In the latest round of cost-savings announced by Defense Secretary Robert Gates last week, which included the cancellation of the amphibious Expeditionary Fighting Vehicle, many media accounts reported the Marines had came out with the short end of the stick.
But that’s not how Gen. James Amos, commandant of the Marine Corps, tells it.
“The Marine Corps has come out [of the Gates’ budget review] in a pretty good position . . . even though you’d never know it by reading the newspapers,” Amos said, in an interview with National Defense magazine.
In fact, Amos said he had recommended Gates cancel the EFV.
“I did it because it was onerous,” he said, “and it was wearing us down.”
If the EFV program had not been shuttered, the Marines would have been spending about 30 percent of its procurement budget to acquire 535 EFVs, according to National Defense.
“Where I come from, that’s not a good budget,” Amos said.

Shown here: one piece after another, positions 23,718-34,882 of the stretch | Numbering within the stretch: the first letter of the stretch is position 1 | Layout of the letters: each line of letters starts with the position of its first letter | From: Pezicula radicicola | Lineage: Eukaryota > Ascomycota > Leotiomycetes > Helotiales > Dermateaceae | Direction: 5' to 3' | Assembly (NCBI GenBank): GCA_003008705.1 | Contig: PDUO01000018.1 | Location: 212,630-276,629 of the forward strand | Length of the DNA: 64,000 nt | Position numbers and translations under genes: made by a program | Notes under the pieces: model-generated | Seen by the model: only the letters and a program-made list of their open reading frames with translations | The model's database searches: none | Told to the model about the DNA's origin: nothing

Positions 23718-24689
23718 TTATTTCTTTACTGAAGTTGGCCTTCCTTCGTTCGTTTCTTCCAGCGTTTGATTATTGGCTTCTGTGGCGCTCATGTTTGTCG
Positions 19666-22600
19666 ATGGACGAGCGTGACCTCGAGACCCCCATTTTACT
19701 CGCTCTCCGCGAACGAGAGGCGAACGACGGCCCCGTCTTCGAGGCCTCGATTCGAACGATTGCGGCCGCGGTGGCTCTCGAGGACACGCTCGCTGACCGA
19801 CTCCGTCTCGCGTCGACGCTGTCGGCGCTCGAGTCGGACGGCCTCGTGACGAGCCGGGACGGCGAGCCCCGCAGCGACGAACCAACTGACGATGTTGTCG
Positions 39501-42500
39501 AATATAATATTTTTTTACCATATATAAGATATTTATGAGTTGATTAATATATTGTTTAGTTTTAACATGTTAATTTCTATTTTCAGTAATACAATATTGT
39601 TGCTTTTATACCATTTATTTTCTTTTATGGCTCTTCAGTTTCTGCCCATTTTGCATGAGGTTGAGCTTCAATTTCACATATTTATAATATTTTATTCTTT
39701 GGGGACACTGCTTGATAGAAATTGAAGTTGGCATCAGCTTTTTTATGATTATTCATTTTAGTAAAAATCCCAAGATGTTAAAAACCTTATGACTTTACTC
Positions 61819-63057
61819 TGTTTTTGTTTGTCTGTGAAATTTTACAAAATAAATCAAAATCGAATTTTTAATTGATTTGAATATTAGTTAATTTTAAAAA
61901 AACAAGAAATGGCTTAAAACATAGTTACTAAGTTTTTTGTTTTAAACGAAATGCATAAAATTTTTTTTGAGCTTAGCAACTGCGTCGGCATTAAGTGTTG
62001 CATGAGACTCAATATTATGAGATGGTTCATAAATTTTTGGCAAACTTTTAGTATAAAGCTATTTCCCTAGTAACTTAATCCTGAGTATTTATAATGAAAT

But, even though the EFV was canceled, National Defense reports that doesn’t necessarily spell the end of the Marines’ sea-based mission, because USMC will be able to use unspent money to purchase a new vehicle.
The EFV decision follows a much broader effort to return the Marines to its more agile roots, by cutting back on unnecessary weapons systems.
But Amos stressed the efforts to cut back aren’t easy and could take years to fully realize.
“You don’t go out to the parking lot and say, all those vehicles no longer count,” he told National Defense.